- If we use this rather useful site then we can put in the grid reference and immediately be taken to a satellite image of the area. So let’s look at the areas in which six Hen Harriers died of natural causes and 3 died of persecution (or at least their last good satellite fixes);
First, Bowland Beth in Nidderdale:
Rowan in Cumbria:
Annie in Dumfries and Galloway:
Blae in Lothian and Borders:
Joanne in Cumbria:
Na Talie in Peak District: wrong grid reference in table – the one given is same as Joanne’s above. But I imagine it is actually close to a grouse moor – pity I can’t show you.
Cyan near Lockerbie:
Unnamed, tag 94588 in Dorset:
Unnamed, tag 94952 in Dumfries and Galloway:
So what do you take from those nine examples (eight really because of the error in grid reference for the Peak District bird)? I think the answer has to be ‘Not much really, or at least not for sure’. We know that Bowland Beth was recovered on a grouse moor, in an area with lots of grouse moors and had been shot and that is what the last good fix shows too. Also, Annie was found near a grouse moor and Rowan was close to one too. So all three of the bodies of the ‘confirmed’ persecution deaths were picked up on or quite near grouse moors. That seems indicative but it does depend a little on what you call ‘near’.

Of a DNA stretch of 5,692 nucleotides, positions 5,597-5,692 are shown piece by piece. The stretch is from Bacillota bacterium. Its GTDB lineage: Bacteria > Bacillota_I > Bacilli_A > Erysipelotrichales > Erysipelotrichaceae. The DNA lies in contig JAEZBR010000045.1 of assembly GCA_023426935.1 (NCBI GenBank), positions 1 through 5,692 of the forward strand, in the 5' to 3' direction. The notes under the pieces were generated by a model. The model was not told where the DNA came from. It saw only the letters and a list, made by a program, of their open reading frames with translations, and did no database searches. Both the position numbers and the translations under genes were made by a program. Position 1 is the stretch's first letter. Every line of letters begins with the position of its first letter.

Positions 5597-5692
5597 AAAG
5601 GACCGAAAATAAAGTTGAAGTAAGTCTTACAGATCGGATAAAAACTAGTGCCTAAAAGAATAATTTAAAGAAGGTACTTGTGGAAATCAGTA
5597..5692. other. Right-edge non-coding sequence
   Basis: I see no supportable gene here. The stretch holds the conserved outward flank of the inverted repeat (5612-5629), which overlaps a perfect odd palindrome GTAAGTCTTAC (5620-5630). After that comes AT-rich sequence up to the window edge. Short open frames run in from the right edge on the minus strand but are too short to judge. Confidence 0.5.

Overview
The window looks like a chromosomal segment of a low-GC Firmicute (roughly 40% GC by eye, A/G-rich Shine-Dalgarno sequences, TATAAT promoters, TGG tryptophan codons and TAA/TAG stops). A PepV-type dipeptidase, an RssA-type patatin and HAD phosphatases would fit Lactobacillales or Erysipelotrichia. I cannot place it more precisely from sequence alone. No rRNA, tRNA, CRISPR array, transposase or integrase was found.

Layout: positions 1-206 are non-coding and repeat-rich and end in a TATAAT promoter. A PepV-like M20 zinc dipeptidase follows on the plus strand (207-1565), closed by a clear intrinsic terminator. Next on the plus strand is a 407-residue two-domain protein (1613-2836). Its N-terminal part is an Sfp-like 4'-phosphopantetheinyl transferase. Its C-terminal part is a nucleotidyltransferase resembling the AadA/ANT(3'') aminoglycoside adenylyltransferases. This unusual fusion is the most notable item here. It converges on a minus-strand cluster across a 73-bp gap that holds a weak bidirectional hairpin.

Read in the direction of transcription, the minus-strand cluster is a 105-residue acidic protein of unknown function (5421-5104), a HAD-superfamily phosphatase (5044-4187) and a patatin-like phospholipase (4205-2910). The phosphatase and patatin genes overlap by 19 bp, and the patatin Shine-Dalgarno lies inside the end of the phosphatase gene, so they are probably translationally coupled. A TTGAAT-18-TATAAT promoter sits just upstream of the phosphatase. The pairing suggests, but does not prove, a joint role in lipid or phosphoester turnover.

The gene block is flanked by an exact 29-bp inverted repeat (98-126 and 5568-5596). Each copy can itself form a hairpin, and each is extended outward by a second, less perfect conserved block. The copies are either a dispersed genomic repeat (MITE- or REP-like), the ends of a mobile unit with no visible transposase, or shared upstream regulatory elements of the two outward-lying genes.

There is much less sign of nearby grouse moors in the areas near the last good fixes of five of the six bodies that died from natural causes including the Dorset bird (no grouse moors in Dorset), Joanne in Cumbria (lots of farmland but not a million miles from Shap), the other unnamed bird from Dumfries and Galloway (lots of forestry not much sign of grouse moors very close), Cyan near Lockerbie (lots of forestry) and probably Blae in Lothian and Borders where it is a forestry area with some grouse moors to the east. That leaves NaTalie in the Peak District where I suspect that the locality did have plenty of grouse shooting but the wrong grid reference is given.